Diner Discovery Masterclass

Last year, I visited Melbourne and led a diner discovery and search master class for many of the city’s best restaurants.


Effective User Stories

“When your team goes home at the end of the day and they’re describing what they’re doing to their spouses or significant others or roommates, they should be using the language in the user story, because they’re inspired by the vision you’ve talked about,” Skorpen said. “If people go home, and they’re like, ‘Yeah, I can’t really explain it,’ that’s a sign the product person has failed.”

“One thing you learn in product management really quickly is that your instinct, your precious product idea, is going to be wrong all the time,” Skorpen said.

9 STRATEGIES FOR WRITING MORE EFFECTIVE USER STORIES” by Tatum Hunter, based on interviews with Lauren Hutton, Vanessa Kafka, and yours truly.


Reviews on marketplaces

Uber drivers average a 4.8 rating.

Lyft drivers a 4.86.

Average Yelp restaurant reviews are 3.71

What’s the difference?

Is the average Uber driver delivery a better experience than the average restaurant on Yelp? I don’t think so. Is Uber deleting bad reviews? I don’t think so.

Part of this is selection bias. Uber and Lyft police their platforms in a way Yelp can’t. Bad drivers get kicked out. But I think that’s only part of the story, based on my own experience managing a system with many tens of millions of reviews.

My hypothesis: People rate versus expectations. Most experiences, Uber ride, meal, whatever, meet expectations. And for Americans, meeting expectations means you get five stars.

If you’re consistently not meeting expectations, you’re going to be kicked out of the platform or you’ll go out of business (or clean up your act, in which case your average rating should improve).

So, how does this explain the difference between Yelp and Uber? Uber knows whenever you take a ride and prompts you to review. The share of rides that generate a rating on Uber is probably very high. If most people leave reviews, and the typical experience is a five star experience, most reviews on the system will be five star.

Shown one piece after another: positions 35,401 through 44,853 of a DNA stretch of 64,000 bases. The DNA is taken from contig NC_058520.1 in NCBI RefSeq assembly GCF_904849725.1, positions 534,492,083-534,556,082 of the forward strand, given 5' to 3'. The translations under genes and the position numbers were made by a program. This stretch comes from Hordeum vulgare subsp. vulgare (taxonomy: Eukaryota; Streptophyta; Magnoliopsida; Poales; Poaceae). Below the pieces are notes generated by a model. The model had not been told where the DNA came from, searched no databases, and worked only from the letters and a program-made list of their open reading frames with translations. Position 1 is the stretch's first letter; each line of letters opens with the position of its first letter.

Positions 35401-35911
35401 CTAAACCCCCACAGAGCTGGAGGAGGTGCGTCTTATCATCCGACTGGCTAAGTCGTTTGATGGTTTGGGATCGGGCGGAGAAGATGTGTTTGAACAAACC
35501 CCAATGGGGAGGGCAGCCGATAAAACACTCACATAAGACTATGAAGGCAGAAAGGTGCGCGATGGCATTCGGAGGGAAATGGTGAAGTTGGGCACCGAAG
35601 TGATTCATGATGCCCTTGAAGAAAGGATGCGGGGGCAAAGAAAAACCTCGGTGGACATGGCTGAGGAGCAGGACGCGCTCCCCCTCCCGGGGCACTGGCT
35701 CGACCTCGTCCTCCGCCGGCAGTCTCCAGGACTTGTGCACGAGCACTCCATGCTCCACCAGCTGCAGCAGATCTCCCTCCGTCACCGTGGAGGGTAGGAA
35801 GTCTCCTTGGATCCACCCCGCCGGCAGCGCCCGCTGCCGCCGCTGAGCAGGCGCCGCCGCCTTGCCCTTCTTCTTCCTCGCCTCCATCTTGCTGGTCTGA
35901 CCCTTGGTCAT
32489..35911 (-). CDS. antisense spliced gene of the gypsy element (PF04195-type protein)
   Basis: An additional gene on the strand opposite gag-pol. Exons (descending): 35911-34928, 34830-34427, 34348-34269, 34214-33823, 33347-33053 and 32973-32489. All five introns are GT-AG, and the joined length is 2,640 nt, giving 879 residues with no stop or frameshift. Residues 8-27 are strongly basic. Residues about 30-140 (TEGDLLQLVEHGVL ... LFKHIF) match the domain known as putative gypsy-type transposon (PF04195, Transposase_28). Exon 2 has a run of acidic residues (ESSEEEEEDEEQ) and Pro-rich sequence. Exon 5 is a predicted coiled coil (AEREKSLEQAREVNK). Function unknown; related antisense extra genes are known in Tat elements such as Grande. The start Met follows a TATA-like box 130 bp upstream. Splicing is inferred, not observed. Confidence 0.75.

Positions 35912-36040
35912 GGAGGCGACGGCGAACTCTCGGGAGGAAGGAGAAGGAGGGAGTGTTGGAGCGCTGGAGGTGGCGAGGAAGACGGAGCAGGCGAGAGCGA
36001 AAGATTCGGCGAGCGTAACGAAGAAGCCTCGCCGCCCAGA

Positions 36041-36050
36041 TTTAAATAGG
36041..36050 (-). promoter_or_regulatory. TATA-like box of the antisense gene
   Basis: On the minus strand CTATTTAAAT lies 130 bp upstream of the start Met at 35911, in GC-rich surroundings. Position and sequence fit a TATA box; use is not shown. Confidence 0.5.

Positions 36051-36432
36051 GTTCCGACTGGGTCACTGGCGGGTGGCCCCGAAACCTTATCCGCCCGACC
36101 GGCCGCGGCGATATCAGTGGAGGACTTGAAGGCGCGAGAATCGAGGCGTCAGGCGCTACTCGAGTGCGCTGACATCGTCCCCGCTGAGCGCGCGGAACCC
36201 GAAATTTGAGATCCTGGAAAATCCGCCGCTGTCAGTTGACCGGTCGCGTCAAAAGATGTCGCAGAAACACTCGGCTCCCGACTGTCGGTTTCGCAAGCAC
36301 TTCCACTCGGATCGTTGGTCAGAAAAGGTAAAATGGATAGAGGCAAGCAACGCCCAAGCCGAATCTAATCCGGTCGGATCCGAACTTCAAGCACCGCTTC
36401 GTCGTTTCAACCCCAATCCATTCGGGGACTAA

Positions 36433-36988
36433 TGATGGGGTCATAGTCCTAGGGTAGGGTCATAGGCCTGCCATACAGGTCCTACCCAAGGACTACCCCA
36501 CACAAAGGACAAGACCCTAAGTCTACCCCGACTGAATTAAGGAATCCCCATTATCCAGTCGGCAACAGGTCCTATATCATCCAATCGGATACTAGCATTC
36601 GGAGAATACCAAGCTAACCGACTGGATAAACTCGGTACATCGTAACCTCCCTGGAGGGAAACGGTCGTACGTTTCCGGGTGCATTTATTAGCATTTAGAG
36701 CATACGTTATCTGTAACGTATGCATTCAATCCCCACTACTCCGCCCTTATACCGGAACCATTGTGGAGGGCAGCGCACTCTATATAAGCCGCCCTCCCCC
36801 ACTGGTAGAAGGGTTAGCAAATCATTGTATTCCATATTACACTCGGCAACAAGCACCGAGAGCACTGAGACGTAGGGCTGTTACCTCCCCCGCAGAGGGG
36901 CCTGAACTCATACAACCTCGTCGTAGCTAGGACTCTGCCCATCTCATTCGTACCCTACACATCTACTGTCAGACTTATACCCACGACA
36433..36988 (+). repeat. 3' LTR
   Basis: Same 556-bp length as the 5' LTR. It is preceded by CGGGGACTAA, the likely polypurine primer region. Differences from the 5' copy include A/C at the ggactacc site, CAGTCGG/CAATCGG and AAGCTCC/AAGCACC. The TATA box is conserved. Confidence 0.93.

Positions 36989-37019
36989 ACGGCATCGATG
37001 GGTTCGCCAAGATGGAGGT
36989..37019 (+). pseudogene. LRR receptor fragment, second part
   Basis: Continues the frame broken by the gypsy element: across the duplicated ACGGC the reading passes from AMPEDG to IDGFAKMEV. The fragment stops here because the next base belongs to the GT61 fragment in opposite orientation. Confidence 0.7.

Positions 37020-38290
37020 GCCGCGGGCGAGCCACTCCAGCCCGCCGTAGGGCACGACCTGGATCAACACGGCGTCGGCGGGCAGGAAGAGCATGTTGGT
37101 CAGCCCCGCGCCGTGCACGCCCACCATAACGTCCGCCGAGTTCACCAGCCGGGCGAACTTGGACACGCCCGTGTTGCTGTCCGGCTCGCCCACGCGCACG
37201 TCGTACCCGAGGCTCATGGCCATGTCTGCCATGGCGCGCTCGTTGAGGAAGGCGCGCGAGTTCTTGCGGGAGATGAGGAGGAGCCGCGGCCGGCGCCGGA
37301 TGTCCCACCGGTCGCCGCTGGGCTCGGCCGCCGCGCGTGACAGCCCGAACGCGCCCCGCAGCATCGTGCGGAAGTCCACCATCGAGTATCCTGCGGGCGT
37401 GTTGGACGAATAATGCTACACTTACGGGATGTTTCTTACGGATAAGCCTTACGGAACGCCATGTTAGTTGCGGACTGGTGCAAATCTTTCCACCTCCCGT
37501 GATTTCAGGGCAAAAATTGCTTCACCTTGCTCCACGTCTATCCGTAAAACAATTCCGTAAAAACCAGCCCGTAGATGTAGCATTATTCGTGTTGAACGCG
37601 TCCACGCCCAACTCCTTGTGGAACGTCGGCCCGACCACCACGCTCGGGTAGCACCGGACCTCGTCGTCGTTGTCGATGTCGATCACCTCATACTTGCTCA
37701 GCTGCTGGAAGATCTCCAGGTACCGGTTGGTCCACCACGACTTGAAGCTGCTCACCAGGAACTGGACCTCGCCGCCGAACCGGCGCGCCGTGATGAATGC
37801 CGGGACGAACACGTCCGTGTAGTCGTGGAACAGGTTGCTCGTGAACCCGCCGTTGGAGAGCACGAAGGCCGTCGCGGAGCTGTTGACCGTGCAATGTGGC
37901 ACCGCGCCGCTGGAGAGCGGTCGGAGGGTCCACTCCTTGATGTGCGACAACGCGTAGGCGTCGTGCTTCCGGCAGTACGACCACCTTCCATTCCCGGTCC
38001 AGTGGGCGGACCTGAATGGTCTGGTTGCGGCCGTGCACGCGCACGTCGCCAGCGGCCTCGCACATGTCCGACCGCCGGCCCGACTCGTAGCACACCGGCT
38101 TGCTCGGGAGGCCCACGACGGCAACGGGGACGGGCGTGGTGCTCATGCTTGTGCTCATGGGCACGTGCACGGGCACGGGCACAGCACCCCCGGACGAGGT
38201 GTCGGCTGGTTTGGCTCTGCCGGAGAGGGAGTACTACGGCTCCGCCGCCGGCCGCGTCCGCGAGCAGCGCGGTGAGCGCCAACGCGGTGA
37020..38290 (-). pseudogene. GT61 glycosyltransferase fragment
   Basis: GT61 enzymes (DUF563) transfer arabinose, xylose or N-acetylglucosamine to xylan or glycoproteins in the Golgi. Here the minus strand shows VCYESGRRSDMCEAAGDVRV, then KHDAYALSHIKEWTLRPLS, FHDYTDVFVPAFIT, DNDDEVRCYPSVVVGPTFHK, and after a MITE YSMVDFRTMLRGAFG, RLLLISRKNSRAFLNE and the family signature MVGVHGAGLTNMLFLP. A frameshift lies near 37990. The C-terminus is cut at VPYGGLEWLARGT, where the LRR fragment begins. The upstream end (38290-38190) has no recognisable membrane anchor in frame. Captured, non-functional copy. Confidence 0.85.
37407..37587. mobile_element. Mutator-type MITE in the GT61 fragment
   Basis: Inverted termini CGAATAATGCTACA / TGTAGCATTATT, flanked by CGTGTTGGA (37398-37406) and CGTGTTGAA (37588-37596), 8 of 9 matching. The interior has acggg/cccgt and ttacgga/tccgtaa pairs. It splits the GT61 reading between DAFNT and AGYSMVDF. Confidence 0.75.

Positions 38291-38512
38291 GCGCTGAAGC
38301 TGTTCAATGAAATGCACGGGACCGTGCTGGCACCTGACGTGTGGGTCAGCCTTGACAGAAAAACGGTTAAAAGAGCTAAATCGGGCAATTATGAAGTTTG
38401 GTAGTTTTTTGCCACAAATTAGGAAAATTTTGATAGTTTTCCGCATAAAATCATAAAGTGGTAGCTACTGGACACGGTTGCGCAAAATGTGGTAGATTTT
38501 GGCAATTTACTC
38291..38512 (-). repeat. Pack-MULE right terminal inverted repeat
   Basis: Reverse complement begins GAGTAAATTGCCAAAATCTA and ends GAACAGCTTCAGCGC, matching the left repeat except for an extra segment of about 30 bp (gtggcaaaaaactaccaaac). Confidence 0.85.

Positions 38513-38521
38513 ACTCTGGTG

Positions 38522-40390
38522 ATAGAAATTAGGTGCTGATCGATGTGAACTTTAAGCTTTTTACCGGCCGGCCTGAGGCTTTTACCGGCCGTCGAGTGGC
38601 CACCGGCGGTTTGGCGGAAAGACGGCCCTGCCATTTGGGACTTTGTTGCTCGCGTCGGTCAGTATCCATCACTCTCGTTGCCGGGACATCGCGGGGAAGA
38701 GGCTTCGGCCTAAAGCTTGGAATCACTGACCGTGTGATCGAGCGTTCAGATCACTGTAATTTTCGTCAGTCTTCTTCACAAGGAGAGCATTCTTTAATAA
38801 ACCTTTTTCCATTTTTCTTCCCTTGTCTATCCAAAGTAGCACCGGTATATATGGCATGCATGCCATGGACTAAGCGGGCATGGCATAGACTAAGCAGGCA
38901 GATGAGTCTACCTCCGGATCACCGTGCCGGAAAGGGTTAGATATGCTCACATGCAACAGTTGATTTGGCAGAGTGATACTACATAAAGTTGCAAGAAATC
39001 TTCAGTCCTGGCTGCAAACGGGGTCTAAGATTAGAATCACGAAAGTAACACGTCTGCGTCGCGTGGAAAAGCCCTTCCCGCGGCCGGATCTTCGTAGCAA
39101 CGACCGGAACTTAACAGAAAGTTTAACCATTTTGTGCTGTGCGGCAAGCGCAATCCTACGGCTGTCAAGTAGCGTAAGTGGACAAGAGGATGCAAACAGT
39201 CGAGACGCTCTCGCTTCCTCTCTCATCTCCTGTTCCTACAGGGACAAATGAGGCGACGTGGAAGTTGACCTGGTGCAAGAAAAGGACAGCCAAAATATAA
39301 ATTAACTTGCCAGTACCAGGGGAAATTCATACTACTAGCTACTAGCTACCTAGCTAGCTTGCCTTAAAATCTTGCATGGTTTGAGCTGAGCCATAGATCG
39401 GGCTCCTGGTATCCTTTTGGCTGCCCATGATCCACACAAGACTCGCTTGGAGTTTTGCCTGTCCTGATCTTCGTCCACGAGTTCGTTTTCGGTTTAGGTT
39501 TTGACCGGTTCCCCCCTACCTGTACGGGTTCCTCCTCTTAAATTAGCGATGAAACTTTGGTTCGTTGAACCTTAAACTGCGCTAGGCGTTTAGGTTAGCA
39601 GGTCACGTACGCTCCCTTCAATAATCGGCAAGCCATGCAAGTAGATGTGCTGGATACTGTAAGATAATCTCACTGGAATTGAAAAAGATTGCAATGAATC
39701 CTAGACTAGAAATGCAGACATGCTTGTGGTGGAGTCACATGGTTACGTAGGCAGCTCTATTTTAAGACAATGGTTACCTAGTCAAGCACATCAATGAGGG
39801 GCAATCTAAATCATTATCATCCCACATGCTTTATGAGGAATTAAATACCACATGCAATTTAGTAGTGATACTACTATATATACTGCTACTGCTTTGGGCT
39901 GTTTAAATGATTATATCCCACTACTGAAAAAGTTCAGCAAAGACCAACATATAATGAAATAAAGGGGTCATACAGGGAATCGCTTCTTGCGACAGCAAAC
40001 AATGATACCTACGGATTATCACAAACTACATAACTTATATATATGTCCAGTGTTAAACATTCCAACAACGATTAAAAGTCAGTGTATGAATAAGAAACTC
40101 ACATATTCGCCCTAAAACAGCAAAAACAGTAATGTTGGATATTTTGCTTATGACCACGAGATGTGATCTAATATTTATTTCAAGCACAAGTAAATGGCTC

It’s very different for Yelp. Unlike Uber or Lyft or OpenTable, Yelp typically doesn’t know when you’ve been to a restaurant. They can’t prompt you to review your typical five-star meal. Only a tiny fraction of dining events are reviewed on Yelp, and for many people it’s going to take something exceptional to get them to seek out Yelp and choosing to leave a comment.

An exceptionally good experience can’t get better than a 5-star rating. There’s a lot more room to move down. Hence lower average ratings.

Originally on Twitter.



OpenTable’s product book club recently tackled Marty Cagan’s Inspired (which has a new edition out recently). My first week at OpenTable was a workshop for our product development organization led by Cagan, and re-reading the book was a great reminder of how significantly he’s defined my product management philosophy.

My take-aways for great product teams:

  • Product teams, with a focused mandate and appropriate staffing
  • Process matters enormously: Good process isn’t just a marginal competitive advantage
    • Good process involves launching and iterating fast with a dual-track discovery/development process
    • Good process gets the people building the product involved in figuring out what to build ASAP
    • Good process means delegating decision making authority down to individual PMs; decision makers who are close to the customer are a competitive advantage
  • Encapsulate business logic so that teams can own across the broader product